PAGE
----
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  • Reply
    January 13, 2016 at 10:38 pm

    Do you have a grub hoe? Or a foot adz ? Sharpen ’em up and I’ll be over atter while. I ain’t much of nothing but I’ll do what I can. We ought to be able to knock you out a new garden in a little while.

  • Reply
    Ron Stephens
    January 13, 2016 at 3:34 pm

    You are without doubt a gardener at heart. If not plowing, planting, tending, harvesting, cooking or canning one or more of those is not far from your thoughts. I’ve been thinking about 2016 spring planting myself. The recent nights in the twenties have hammered the lettuce, radishes, broccoli and mustard. About time to begin again.
    Something about the smell and feel of good earth, to gardeners anyway.

  • Reply
    Ken Roper
    January 13, 2016 at 2:07 pm

    Donna Lynn closed out her day at WKRK with The Wilson Brothers. A French Harp played alot at the ending and the song was like an Alter Call. Earlier she played another one by them and I can’t remember what it was. My Senior Moments and thin as a bat’s ear memory don’t let me remember things like I use to…Ken

  • Reply
    Ken Roper
    January 13, 2016 at 1:03 pm

    Good luck with the “new ground!” We use to ride down young trees on some land behind our property. I thought that was the prettiest woods and I loved to play there. But we built a favorite camping spot on the line of our property and we called it ‘the clean-out’.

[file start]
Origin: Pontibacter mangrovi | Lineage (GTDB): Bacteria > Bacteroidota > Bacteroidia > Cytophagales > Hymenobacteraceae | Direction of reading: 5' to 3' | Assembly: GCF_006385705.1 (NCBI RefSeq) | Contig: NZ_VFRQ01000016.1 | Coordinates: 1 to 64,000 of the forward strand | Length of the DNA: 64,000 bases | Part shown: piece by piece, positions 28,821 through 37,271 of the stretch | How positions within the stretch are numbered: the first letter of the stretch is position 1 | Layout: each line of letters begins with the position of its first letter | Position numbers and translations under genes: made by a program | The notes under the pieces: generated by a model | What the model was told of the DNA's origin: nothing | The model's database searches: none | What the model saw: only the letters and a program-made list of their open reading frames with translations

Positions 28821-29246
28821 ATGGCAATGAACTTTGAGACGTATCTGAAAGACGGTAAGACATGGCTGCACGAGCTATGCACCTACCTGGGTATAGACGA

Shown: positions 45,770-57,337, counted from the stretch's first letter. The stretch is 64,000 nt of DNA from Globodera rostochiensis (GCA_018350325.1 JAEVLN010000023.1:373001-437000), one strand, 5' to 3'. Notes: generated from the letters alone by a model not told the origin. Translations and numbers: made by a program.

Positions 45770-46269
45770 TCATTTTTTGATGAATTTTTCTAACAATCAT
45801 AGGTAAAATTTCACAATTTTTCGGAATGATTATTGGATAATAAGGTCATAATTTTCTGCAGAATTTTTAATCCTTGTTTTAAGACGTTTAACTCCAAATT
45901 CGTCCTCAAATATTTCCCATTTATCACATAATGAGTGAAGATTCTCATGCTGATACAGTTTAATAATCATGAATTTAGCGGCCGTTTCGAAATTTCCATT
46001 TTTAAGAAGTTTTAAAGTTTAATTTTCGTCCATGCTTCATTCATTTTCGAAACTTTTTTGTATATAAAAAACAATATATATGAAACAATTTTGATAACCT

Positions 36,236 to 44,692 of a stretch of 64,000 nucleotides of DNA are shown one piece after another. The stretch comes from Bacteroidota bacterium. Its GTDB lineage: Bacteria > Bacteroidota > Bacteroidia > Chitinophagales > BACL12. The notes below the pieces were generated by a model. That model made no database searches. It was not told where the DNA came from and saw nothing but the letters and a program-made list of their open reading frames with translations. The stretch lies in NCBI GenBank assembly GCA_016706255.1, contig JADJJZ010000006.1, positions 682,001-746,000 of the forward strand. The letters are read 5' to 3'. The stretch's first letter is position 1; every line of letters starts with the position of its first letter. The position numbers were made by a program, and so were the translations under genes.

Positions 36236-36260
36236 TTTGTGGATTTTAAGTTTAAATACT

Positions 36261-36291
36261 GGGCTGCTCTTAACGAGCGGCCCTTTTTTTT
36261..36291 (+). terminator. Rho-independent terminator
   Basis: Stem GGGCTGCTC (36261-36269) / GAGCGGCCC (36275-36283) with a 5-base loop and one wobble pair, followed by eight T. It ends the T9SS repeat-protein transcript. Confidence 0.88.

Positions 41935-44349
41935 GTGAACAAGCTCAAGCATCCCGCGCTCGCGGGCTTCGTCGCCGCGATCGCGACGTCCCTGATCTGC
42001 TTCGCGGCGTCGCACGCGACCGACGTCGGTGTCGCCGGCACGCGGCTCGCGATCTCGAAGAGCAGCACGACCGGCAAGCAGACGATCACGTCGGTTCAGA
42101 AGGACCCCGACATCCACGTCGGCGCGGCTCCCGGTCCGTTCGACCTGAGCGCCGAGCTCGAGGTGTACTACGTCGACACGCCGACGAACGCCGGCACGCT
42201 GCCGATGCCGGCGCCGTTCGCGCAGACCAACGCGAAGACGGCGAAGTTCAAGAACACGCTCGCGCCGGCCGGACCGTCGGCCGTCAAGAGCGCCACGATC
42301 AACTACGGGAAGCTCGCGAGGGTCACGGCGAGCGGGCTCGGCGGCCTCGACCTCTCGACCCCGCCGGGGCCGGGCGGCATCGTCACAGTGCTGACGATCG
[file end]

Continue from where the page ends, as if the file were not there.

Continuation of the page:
When I first moved here to my shop and built a place for my work, I hired a man with a back-hoe to dig up 25 trees and carry them to the lower end of my garden spot. It hadn’t been tended in over 25 years and that ground was so fertile, you had to sneak up on it to plant something…Ken

  • Reply
    b. Ruth
    January 13, 2016 at 11:16 am

    In the planning of this new ground…don’t forget to include one of the readers favorites, vocabulary tests, Appalachian English, dialects, folklore and old sayings of Appalachia…….
    Thanks Tipper,
    PS….Also lets please include more of our mountain medicine and cures, whether it be superstitions or traditional native plant remedies from our ancestors. I love me some mountain flowers, trees, herbs as well as the inclusion of all the fauna..(little critters)….

  • Reply
    January 13, 2016 at 8:47 am

    I cannot imagine how difficult it must have been at one time to plow up new ground. We thought it was new ground when we simply took a tiller to till up a garden where a barn had stood many years ago. It was rough, and I quickly became allergic to whatever lay underneath the newly turned soil. I mastered the tiller, however, and tackled many other garden “spots” thereafter. The cucumbers seemed to grow as fast as I could pick them where that old barn stood.